Celebrate repair?

Salsagev

Registered User
Feb 6, 2020
1,589
231
63
15
Madison
www.youtube.com
Country
Region
Hi, I think I’m going to attempt to repair this Celebrate Westminster chime. I’m thinking of doing pivot polishing, disassembly, and cleaning. I have not inspected the movement yet and will not disassemble it until I find out any issues (will post pics tomorrow). I thought this might be a good goal to get since it’s my spring break. Any comments or advice would be more than helpful. Thanks.

Isn’t this a pretty movement?

CC2FDAC8-390F-4FAC-935F-C476B364DB3E.jpeg
 

shutterbug

Moderator
Staff member
NAWCC Member
Oct 19, 2005
47,418
2,142
113
North Carolina
Country
Region
You are probably ready for the challenge. Take lots of pictures, go slow, separate the trains so you don't accidentally mix them up. In many ways, chiming clocks are easier than striking clocks .... just more parts. Most of the final adjustments can be made after you get it back together.
Yes, it is pretty :) It's not common to have jewels in a pendulum clock.
 
  • Like
Reactions: Salsagev

tracerjack

Registered User
Jun 6, 2016
1,891
292
83
Lodi, CA
Country
Region
I also found it helpful to remove the top straps from the movement before trying to take it out. I also put them back on only after getting the movement in. As for separating the barrels and springs, are you referring to the mainsprings or the chime barrel and chains?
 

tracerjack

Registered User
Jun 6, 2016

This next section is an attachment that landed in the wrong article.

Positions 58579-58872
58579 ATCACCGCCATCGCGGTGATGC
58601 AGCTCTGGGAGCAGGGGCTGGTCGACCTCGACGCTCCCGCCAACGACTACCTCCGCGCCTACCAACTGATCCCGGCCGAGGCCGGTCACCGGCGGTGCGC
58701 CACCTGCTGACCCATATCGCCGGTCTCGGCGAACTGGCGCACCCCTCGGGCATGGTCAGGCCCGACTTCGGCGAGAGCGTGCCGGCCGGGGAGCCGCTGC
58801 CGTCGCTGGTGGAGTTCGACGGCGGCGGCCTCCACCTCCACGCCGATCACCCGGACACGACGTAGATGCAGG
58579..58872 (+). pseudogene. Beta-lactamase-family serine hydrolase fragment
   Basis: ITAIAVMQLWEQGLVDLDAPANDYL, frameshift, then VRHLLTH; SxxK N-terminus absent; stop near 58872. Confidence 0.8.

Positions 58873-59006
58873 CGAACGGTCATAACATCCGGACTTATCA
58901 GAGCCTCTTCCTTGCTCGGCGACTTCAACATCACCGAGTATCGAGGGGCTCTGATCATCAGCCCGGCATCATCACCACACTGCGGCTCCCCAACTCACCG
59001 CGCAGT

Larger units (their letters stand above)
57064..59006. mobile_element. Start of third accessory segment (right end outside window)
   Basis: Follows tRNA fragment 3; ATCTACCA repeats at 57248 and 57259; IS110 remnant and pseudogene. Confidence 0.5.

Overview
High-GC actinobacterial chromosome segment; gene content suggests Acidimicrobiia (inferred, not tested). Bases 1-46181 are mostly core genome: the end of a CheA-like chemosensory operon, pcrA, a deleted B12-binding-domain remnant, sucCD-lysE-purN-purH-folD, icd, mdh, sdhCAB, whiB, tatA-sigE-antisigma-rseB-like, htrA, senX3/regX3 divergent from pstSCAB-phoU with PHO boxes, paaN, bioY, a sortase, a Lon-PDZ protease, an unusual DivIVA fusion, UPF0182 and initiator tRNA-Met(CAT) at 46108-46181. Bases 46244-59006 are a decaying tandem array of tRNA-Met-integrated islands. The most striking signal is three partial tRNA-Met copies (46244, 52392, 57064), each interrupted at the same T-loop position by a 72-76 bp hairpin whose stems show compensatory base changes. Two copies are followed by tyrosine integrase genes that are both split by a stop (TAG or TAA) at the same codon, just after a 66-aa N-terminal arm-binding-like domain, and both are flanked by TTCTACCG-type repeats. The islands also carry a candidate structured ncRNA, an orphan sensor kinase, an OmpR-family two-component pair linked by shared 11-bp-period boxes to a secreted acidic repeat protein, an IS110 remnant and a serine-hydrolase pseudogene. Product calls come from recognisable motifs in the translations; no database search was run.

1,891
292
83
Lodi, CA
Country
Region
You are still not telling me which barrels you are talking about. But for the chime barrel, photos, photos, photos. For the mainspring barrels, keeping entire trains (including mainspring barrels) together, cleaning them in separate batches, is the best way to keep things right.
 

Salsagev

Registered User
Feb 6, 2020
1,589
231
63
15
Madison
www.youtube.com
Country
Region
Yes, sorry. The spring barrels. Do they need disassembly and kerosene soaked? Do they also matter which spring they get if they are all out; should I only take one spring out at a time?
 

chimeclockfan

NAWCC Member
Dec 21, 2006
4,661
516
113
WI
Country
Region
The springs can come out without taking apart the entire movement.
LET SPRINGS DOWN ENTIRELY, then take off their sashes and clickwheels.
The arbor should pull right out, allowing the barrel to come out of the movement.

All springs are different sizes and should not be mixed.
These are among the easier clocks to disassemble. They also use very few parts
compared to other three train chime movements.

Movement64.jpg
 
  • Like
Reactions: Salsagev

Willie X

Registered User
Feb 9, 2008
14,810
1,751
113
Yes, one at a time. Look up "servicing main springs". Look closely, the barrels and caps may already be marked. If so, hopefully they were properly marked?

No need to mark all three. Just the time barrel will be sufficient on ALL clocks, assuming the chime barrel is bigger. Single train movements get a free ride.:) All the caps should be marked before removal, so they can be put back in the same alignment with the barrel; this is not really necessary on mass produced clocks but a good habit just the same.

Waxed paper ice cream cartons, or small plastic tubs, can be your best friend when it comes to keeping the trains separate.

Willie X
 
Last edited:
  • Like
Reactions: Salsagev

shutterbug

Moderator
Staff member
NAWCC Member
Oct 19, 2005
47,418
2,142
113
North Carolina
Country
Region